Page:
Engler left a promising career as a data scientist working for Washington, D.C.-based think tanks and has returned to academia at the University of Chicago to recruit and train promising public policy students in the arcane world of data science and analytics. The education process centers around the practice of causal inference in public policy, which means looking retroactively at whether a program works, said Engler. As an example, he mentioned how changes to the Medicaid program can affect health-care prices, which can then impact consumer health care.

Philadelphia CDO Tim Wisniewski and San Francisco CDO Joy Bonaguro address a panel at Harvard’s Summit on Data-Smart Government in November.

“The tools you use to teach causal inference are statistical analysis tools, such as Stata and SAS,” he said. But a shift is taking place in academic data science, with more students learning analysis using open source tools, such as R or Python. At the same time, Engler believes the expanding universe of open data in government is helping to make possible more data-driven solutions for problems around poverty, homelessness and health. The universe of data that could be beneficial to a local government’s social problems keeps expanding, with more private data sets beginning to have an impact too.

5 Trends Driving Data-Driven Progress

Chris Thomas, Esri’s director of state and local government marketing operations, has worked with the public sector for decades and has seen mapping technology evolve to solve myriad problems. Now, he’s seeing a similar transformation unfold in the field of social services. Here’s his list of five technology trends that are making data-driven solutions for social problems more effective:

  1. Open data. Once almost inaccessible, government data that is open and readily accessible is helping a growing number of communities better cope with homelessness and poverty. While most people perceive open data as something for the public to consume, some of the biggest users of open data are government agencies.
  2. Story maps. This new concept in data visualization helps communicate what’s going on and where the data is. It allows people to interact with data in a better way than having a single person try to explain what’s going on to a room full of policymakers and stakeholders.
  3. Mobile solutions. Collecting data in the field in a consistent manner so it can be shared easily has had a significant impact on tackling social problems for local governments.
  4. Dashboards. This tool has provided workers with situational awareness for monitoring how a change in policy is doing against the norm.
  5. Data analytics. Data-driven projects require analytics to support decision-making and to help predict outcomes. It can take a good project and make it into a transformative one.

“Today, we have to teach students how to use new tools such as Python and have them evaluate Yelp data for health inspections,” said Engler.

The new generation of statistical tools are getting better, according to Engler, “and a lot of the best tools are free.” But the tools are not getting dramatically easier to use. “There’s no point-and-click solution to any of these things,” he said. “You have to build an application that is going to integrate data coming in from various city services, as well as the private sector, and then build a platform for internal and external use.”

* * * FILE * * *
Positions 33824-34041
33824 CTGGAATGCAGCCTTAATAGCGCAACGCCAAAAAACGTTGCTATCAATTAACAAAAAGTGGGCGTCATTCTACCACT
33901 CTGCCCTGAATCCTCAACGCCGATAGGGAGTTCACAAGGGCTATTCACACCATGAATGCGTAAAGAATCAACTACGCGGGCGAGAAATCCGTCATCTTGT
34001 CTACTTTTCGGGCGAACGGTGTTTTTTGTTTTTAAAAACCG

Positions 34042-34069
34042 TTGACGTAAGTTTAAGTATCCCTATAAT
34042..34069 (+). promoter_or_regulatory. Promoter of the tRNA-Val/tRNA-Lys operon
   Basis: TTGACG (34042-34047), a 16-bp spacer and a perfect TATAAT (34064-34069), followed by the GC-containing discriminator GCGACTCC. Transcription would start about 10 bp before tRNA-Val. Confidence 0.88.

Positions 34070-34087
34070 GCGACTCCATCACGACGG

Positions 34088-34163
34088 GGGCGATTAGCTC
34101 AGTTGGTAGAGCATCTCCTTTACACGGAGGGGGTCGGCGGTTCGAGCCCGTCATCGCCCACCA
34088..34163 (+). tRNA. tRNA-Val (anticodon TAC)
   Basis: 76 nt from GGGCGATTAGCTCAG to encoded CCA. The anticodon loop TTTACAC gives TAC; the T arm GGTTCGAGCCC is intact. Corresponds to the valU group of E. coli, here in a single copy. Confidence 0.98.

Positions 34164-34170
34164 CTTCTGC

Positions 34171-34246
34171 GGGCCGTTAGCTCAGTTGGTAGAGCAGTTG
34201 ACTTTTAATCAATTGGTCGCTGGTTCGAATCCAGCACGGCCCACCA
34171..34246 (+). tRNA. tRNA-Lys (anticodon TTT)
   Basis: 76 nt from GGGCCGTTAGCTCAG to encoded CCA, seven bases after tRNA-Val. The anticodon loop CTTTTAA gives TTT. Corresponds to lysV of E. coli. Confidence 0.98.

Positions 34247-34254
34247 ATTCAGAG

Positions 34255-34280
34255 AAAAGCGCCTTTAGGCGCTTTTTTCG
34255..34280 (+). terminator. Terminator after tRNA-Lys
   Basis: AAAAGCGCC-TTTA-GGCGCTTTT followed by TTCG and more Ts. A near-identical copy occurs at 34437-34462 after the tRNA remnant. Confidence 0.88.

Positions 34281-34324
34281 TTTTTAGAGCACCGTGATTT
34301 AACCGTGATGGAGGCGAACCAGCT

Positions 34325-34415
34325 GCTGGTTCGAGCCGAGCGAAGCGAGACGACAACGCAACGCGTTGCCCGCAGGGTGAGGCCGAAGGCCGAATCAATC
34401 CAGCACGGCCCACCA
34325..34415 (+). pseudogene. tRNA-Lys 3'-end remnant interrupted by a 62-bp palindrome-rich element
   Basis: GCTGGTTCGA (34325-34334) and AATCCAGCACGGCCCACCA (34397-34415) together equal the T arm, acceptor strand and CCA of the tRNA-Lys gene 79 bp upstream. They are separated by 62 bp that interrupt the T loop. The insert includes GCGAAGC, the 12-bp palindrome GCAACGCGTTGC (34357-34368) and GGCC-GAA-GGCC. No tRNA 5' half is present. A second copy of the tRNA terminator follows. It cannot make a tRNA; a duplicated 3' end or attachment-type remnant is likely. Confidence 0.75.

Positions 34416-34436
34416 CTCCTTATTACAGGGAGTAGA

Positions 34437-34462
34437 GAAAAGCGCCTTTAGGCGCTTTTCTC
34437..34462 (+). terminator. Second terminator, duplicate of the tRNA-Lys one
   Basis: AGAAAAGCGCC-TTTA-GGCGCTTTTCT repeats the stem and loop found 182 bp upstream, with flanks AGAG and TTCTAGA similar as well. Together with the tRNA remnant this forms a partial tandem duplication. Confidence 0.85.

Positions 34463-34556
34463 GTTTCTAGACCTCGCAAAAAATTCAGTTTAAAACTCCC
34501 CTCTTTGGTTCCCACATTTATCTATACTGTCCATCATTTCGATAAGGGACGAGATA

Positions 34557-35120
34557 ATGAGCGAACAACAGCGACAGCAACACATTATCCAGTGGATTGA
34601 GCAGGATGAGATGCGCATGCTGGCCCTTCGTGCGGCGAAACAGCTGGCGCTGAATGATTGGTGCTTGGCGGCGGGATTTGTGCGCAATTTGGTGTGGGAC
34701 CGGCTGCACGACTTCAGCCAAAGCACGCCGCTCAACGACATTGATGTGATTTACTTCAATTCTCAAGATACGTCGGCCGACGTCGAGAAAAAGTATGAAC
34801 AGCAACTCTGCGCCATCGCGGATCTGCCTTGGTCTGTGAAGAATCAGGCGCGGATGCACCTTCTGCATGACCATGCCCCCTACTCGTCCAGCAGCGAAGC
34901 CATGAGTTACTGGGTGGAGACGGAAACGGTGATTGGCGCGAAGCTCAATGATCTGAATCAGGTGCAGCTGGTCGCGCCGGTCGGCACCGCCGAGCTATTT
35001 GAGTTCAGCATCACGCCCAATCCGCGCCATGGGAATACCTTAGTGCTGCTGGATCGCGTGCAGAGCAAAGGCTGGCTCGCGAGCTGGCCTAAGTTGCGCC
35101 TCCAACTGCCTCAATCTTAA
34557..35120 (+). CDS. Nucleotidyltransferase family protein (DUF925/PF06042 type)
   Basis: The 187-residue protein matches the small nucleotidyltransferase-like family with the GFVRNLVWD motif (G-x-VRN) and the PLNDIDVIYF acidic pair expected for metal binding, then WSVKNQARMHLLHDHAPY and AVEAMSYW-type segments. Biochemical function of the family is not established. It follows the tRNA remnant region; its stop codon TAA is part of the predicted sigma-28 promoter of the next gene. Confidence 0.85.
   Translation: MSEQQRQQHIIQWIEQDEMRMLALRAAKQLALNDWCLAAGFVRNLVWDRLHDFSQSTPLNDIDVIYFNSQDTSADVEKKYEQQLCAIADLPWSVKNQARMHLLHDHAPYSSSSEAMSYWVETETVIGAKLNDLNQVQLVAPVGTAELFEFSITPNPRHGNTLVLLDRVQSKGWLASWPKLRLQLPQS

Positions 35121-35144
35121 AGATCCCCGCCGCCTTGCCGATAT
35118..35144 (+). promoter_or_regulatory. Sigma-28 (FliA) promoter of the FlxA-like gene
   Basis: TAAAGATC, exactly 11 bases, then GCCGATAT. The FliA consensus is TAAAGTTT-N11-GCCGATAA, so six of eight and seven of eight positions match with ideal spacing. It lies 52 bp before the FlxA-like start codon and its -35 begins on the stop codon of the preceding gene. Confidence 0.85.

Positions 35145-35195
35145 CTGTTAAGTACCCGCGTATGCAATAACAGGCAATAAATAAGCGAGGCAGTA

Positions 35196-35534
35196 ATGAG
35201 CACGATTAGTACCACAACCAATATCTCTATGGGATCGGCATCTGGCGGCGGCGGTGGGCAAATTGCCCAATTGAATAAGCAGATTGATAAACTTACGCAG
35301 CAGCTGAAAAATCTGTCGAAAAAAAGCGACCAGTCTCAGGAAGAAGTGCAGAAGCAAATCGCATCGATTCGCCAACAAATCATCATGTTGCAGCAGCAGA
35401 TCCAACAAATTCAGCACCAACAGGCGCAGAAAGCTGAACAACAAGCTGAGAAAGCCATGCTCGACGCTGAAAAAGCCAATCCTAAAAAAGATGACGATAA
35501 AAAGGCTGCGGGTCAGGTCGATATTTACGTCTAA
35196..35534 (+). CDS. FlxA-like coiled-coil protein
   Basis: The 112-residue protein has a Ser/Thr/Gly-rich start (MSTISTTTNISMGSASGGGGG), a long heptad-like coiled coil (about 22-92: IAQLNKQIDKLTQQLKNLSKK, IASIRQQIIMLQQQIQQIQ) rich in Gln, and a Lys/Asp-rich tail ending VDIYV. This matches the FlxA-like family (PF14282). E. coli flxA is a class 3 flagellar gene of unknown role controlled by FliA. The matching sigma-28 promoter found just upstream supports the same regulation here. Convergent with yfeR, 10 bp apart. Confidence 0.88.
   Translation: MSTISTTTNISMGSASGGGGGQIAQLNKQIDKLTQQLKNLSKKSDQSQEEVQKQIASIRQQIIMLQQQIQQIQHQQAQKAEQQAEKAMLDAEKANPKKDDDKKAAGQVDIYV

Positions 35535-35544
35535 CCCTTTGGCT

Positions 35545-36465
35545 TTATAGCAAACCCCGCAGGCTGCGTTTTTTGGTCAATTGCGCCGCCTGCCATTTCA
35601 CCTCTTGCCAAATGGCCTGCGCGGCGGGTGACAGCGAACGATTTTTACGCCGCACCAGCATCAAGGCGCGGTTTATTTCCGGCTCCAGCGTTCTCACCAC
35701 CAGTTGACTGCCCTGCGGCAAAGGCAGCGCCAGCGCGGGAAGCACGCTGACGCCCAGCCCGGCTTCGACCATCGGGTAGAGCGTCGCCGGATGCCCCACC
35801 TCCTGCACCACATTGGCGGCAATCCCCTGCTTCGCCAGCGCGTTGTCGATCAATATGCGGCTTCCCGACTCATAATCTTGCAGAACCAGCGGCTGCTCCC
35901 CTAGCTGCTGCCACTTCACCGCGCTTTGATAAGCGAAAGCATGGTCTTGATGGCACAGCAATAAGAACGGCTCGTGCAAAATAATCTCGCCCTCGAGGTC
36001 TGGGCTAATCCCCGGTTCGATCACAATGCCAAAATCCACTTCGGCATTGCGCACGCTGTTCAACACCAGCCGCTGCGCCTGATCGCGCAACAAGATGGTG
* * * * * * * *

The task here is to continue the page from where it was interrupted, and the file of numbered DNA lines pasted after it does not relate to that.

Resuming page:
Where Engler sees progress is with local governments that have a chief data officer in place with a small staff who partners with the community. He cites Tom Schenk, Chicago’s CDO, as someone who has created a model data-driven strategy that is impacting a broad range of public policies, including social services. One thing Schenk has done to expand the impact of data on policies is use community volunteers to help sort through the vast amounts of data the city is collecting. Cities like Chicago are doing this as much out of necessity as for community engagement and improved outcomes.

Chicago, despite its size, struggles to find people who can interpret the data government collects and develop predictive models. In one project, the city turned to volunteers to pore over data that will predict with a high degree of accuracy when the city’s beaches would be affected by an E. coli outbreak. Another data project is helping the city accurately gauge how much rainwater runoff goes into the city’s sewers and how much can be diverted by more environmentally friendly methods.

Using volunteers to conduct data science utilizing dashboards and other tools does have risks. They might see some data that the government doesn’t want them to see. Or, they may make correlations and predictions that could end up as inconsequential or even distracting. But for local governments that can’t find or afford analysts with a background in public policy, using volunteers can be beneficial as long as the data is presented in the proper context and with the right parameters.

Tod Newcombe Senior Editor

With more than 20 years of experience covering state and local government, Tod previously was the editor of Public CIO, e.Republic’s award-winning publication for information technology executives in the public sector. He is now a senior editor for Government Technology.